Just Another Day In The British Countryside

, , , , , | | Hopeless | June 8, 2019

(It’s a very, very quiet British Sunday. I am sitting at a train station, alone. No trains are due for a while and I am waiting for a connection. I can’t even hear traffic, it’s so quiet, and I can’t see any staff. Suddenly…)

Platform PA: “Ladies and gentlemen, this is a station announcement. This is for the lady that just brought us the cake… Thank you very much; it was delicious.”

Making Hangry People Look Bad

, , , , | | Friendly | June 7, 2019

(I’m on my way home and just got off the train. I stop at a bench on the platform to take my headphones out of my backpack to listen to some music. When I turn around to leave, there’s a girl in her early twenties standing in front of me, looking a bit pale but otherwise fairly well off.)

Girl: *unintelligible due to the music*

Me: *taking off headphones* “Pardon?”

Girl: *smiling brightly, holding out her hand* “Hello, could you give me some money?”

Me: *smiling just as brightly* “Definitely not!”

(I then start walking towards the stairs. Apparently, that makes her snap.)

Girl: “Hellooooo? I’M HUNGRY!”

Me: *over the shoulder* “So am I.”

Girl: “I’m hungry and you’re not showing mercy! You owe me mercy! YOU HAVE TO GIVE ME MONEY! I’M HUNGRY SO YOU OWE ME MONEY! HEARTLESS CRUEL C***!”

(She then threw a handful of coins at me that she’d probably begged off other people. I was already about 20m away by that point, so none of them hit me, but they rained all over the platform and the tracks. Seems like she didn’t need them that urgently.)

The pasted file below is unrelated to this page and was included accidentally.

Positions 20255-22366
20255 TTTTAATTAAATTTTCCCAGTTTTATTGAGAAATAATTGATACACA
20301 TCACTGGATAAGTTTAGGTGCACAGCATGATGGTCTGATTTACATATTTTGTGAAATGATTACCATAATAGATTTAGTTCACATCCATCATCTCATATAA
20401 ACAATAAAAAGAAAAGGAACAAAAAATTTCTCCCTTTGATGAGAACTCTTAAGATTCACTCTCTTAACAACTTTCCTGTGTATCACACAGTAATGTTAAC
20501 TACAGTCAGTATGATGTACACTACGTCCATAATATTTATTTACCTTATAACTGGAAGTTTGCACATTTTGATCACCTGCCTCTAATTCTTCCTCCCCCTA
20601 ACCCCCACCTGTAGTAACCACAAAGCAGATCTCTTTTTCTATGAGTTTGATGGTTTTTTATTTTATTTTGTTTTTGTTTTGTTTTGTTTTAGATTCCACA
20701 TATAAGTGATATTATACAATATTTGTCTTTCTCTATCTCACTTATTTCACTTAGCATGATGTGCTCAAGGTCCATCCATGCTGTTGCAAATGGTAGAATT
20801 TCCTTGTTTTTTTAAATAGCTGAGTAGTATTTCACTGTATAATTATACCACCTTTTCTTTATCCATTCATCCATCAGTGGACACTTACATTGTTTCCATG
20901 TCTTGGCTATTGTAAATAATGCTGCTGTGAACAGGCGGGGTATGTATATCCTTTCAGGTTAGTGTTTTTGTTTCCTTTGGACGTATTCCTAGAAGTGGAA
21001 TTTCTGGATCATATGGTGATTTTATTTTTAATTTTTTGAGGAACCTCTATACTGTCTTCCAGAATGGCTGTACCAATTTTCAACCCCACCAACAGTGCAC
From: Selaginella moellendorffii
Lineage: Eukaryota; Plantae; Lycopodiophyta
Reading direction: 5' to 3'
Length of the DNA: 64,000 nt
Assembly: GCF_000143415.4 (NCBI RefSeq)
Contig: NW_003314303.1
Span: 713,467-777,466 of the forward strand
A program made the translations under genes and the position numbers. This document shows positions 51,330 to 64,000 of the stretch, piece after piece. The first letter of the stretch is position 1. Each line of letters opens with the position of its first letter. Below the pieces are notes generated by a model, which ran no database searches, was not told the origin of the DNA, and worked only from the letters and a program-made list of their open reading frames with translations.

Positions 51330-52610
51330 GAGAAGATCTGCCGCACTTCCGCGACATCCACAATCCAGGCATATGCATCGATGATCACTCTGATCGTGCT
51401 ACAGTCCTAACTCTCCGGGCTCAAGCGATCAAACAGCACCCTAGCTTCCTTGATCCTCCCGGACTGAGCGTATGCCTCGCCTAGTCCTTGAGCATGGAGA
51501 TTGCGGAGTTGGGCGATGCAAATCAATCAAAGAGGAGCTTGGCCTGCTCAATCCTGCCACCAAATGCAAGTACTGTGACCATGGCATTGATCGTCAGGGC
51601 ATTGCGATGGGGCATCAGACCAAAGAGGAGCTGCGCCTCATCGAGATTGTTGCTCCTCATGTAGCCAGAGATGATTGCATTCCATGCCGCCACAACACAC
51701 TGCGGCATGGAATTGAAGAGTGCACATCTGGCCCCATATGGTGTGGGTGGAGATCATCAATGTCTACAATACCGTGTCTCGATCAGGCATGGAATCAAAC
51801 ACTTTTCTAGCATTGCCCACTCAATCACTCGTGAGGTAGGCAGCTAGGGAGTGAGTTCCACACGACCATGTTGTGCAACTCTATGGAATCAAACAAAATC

He Has An Amazing Station In Life

, , , , , , | | Hopeless | May 29, 2019

I take the commuter rail to work every day. The station I get off at is extremely busy. It is right in the middle of a college campus — people actually walk through the station to get from one side of campus to the other — and has connections to about six different bus lines, a subway line, and shuttle buses to a local medical area. The neighborhood is okay, but not stellar, and lots of students walking through tends to mean a lot of dropped trash and such. The roof is leaky, and sometimes the doors don’t close all the way, so dirt, leaves, and rain get in.

However, this is the absolute cleanest station on the line because of one janitor. This man is a machine. He is constantly sweeping, mopping, cleaning handrails, and picking up trash. Even on the most crowded days, there is hardly anything on the floor. I’ve been seeing him every day, just quietly doing his job more thoroughly than the (higher paid) janitors at the college I work at.

One cold day, I decided that his guy needed some sort of recognition for his work. I got him a $40 card to the local coffee and donut shop and gave it to him, explaining how grateful I was for his efforts. He looked surprised, but then his face lit up with the biggest grin I had ever seen on him. I wave at him all the time now, and I’m glad he knows that at least one of the ten gazillion people rushing by notices his amazing work.

All Talk And No Talking

, , , , , | | Friendly | May 16, 2019

(My friend and I are waiting for a train, chatting with each other, when this heavily drunk man comes up and tries to talk with us. He absolutely reeks of alcohol, to the point where I feel nauseous, and he makes sounds several times as if he is about to throw up while he is leaning over us. We manage to scoot out of our seats and move down the platform, leaving him to flop down on the bench we just vacated. We get to another bench further down the track, settle down, and start chatting again, when there is a loud humph from the lady sitting on a bench behind us.)